Shorten said Labor will also work with the states and territories to enable public dentists to access the scheme, providing a substantial boost to federal funding for public dental services. In exchange, Labor will ask the states and territories to:
- Bulk bill all eligible patients – removing existing co-payments in some jurisdictions.
- Maintain their existing dental spending – boosting public services for other patient cohorts.
- Work with the Commonwealth on preventive oral health measures, and share consistent data with the Commonwealth.
Professor Marc Tennant, from the University of Western Australia’s International Research Collaborative – Oral Health and Equity, welcomed the policy but urged that arrangements for the plan focus on public providers for greater “bang for buck” and to avoid implementation problems seen with the earlier Chronic Disease Dental Scheme (see tweets below).
Health and social groups generally welcomed the broad arrangements of the proposal.
The CHF said the requirement on states and territories for bulk billing and maintenance of existing spending will mean more services to a greater number of people including those who would otherwise wait on public dental health queues.
It and other groups also welcomed commitments on data sharing and that Aboriginal Medical services will have access to the scheme.
See more detailed responses below:
Welcome and overdue relief
Leading seniors advocacy group COTA Australia said Labor’s plan would provide “welcome and overdue relief for older Australians missing out on vital treatment because of cost” and called on the Coalition to “match or better” the Labor plan.
COTA said its State of the (Older) Nation Report in late 2018 found that dental services are the most difficult services for older Australians to access, given many don’t have private health insurance, largely because they can’t afford it. COTA CEO Ian Yates said:
Good oral health is particularly critical for older people who are particularly susceptible to chronic diseases such as dental decay, gum disease and oral cancer.
Poor oral health can cause embarrassment and social isolation for many older Australians. Poor dental health also increases the risk of diabetes, heart disease and chronic malnutrition in older people.
Investing in proper oral and dental care for older Australians is not only an investment in the health and wellbeing of older Australians, it is an important preventative health measure that will alleviate the longer-term pressure on our broader health system.”
Adequate oral and dental health is a huge gap in our health care system for older Australians, with devastating consequences for those who aren’t getting the treatment they need because they can’t afford it,” Mr Yates said.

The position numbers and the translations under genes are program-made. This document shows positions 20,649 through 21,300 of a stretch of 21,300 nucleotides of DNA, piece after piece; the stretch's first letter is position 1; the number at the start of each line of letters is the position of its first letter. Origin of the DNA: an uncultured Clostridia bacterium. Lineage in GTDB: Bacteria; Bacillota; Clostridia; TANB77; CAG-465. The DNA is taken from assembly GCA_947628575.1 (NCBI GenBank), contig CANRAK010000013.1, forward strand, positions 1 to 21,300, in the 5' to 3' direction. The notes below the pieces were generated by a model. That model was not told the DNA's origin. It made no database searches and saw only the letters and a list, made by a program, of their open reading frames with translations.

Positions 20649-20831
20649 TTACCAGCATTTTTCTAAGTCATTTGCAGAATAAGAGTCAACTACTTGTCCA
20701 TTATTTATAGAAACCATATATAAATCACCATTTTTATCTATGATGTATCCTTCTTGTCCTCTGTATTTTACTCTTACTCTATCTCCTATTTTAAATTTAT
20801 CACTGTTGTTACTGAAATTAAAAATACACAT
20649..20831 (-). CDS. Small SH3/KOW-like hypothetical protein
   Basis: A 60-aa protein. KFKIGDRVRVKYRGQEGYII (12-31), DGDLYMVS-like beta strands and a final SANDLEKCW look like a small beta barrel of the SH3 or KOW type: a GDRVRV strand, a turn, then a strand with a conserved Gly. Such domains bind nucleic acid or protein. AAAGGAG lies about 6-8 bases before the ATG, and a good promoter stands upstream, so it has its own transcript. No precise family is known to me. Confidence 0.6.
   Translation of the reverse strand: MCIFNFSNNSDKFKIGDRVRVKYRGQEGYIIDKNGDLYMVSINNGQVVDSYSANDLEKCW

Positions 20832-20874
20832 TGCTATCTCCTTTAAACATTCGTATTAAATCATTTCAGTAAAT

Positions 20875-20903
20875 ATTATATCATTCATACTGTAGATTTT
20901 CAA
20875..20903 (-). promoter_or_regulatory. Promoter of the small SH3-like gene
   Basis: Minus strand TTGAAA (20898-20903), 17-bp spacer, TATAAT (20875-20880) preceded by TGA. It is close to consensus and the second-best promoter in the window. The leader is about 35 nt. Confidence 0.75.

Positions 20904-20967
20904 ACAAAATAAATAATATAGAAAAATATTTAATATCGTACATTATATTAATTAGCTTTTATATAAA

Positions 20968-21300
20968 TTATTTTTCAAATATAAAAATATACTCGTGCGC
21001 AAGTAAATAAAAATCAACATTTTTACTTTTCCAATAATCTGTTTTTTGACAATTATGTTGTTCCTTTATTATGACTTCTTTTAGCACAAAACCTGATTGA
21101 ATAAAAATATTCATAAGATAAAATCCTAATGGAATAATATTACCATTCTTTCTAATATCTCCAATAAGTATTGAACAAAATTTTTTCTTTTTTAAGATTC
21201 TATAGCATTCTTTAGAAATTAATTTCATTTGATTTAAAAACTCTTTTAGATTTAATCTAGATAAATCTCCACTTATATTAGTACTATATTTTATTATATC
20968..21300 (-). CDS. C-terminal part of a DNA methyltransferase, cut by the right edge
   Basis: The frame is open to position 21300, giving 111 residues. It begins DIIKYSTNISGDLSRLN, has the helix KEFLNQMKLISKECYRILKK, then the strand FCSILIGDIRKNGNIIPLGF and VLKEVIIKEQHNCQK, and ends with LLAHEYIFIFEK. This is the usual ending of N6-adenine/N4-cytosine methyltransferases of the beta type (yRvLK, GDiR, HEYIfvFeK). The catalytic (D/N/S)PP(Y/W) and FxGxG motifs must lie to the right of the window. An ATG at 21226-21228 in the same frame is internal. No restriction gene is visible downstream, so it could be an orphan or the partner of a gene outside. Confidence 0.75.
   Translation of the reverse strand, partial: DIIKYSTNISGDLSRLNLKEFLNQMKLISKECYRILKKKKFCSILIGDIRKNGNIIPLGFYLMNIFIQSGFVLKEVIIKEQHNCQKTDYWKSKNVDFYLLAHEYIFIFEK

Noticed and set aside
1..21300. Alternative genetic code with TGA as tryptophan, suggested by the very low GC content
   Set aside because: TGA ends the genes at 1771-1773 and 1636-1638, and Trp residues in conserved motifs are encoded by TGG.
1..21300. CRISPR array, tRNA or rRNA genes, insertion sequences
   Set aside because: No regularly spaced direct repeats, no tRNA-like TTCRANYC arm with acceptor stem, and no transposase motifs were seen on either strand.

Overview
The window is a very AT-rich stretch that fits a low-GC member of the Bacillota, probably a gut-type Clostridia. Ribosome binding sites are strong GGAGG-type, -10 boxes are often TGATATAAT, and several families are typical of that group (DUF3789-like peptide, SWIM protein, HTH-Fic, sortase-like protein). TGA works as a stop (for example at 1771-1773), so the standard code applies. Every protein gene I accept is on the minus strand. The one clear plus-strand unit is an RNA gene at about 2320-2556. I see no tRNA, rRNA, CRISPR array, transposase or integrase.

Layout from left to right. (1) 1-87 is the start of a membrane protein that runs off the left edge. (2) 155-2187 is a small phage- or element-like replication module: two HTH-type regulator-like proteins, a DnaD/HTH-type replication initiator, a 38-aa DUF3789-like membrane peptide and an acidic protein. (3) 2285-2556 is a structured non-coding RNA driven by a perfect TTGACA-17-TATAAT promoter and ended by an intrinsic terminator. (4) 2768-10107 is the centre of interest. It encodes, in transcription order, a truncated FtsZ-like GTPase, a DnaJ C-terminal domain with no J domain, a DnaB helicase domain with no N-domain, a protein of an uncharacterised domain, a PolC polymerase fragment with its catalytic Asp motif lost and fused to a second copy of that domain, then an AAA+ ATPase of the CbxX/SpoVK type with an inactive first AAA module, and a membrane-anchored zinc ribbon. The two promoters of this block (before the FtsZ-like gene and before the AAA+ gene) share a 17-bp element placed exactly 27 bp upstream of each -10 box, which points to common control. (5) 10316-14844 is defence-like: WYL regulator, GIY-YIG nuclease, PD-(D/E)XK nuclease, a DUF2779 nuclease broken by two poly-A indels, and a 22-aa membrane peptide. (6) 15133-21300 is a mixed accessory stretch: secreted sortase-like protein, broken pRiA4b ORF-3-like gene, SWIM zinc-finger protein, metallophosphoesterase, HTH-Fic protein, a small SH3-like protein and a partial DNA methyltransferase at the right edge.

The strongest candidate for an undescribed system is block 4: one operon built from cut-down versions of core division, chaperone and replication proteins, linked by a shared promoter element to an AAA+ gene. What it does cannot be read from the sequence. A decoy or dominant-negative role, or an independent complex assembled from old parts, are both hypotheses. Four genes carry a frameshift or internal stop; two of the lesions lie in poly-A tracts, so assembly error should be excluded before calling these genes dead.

This is potentially a life changing announcement for many older Australians – a good announcement by Labor – and I now look forward to similar commitments from the Government before the election.”
The Australian Healthcare and Hospital Association welcomed Labor’s plan with the heading: ‘Finally some teeth in election health promises’, saying Australia’s public dental health services have been “grossly under-funded for too long”.
AHHA Chief Executive, Alison Verhoeven welcomed the requirements outlined as part of the plan.
Labor’s targeted investment of $2.4 billion in the dental health needs of 3 million Australians over the age of 65 with pensioner concession cards and senior health cards importantly comes with a requirement that the states and territories maintain their current public dental efforts. This will free up funding for adults under 65 to receive the care they need and will assist in reducing waiting lists.
‘We welcome Labor’s support for this funding to be used in Aboriginal Medical Services, as well as in public and private dental services. As in so many other areas of healthcare, Aboriginal and Torres Strait Islander peoples experience significant inequity in accessing dental care. Improving access to care requires a commitment to improving access to Aboriginal and Torres Strait Islander community-led care.”
Verhoeven also welcomed the requirement for data to be shared with the Commonwealth, saying there are significant data gaps in Australia’s national oral health data collections which must be addressed to ensure public investments are targeted appropriately, and that high value care is provided to the people who need it most in a timely, safe and effective manner.
She urged Labor to include water fluoridation as part of the prevention strategies foreshadowed for the plan.
‘Three million Australians currently don’t have access to fluoridated water. There has been substantial evidence available for more than 50 years that fluoridation prevents tooth decay. If we really want to put teeth into health policy, we need to ensure fluoride is available in our water supply,’ Verhoeven said.
The Australian Dental Association (ADA) also applauded Labor’s plan, though warned that it was “critically important” that a Labor Government worked with it to develop the finer details of the policy “as there are a number of issues that need to be addressed to ensure a smooth implementation and greatest uptake of the scheme.
“The ADA also backs the model used for the Child Dental Benefits Schedule and have advocated for this model for older Australians, given its success.
The ADA said it expected the Royal Commission into Aged Care to “hear a raft of horror stories about oral and dental care”, saying its submission would raise serious questions about the state of oral and dental health and its impact on older Australians in aged care facilities.
The National Rural Health Alliance also welcomed Labor’s announcement, saying it would provide relief to older people in rural communities who did not have access to such services.
Alliance CEO Mark Diamond said access to oral health services was vital in rural areas where a maldistribution of dentists made it especially difficult for people to visit a dentist.
“This is a good announcement for the general community and rural communities in particular,” he said.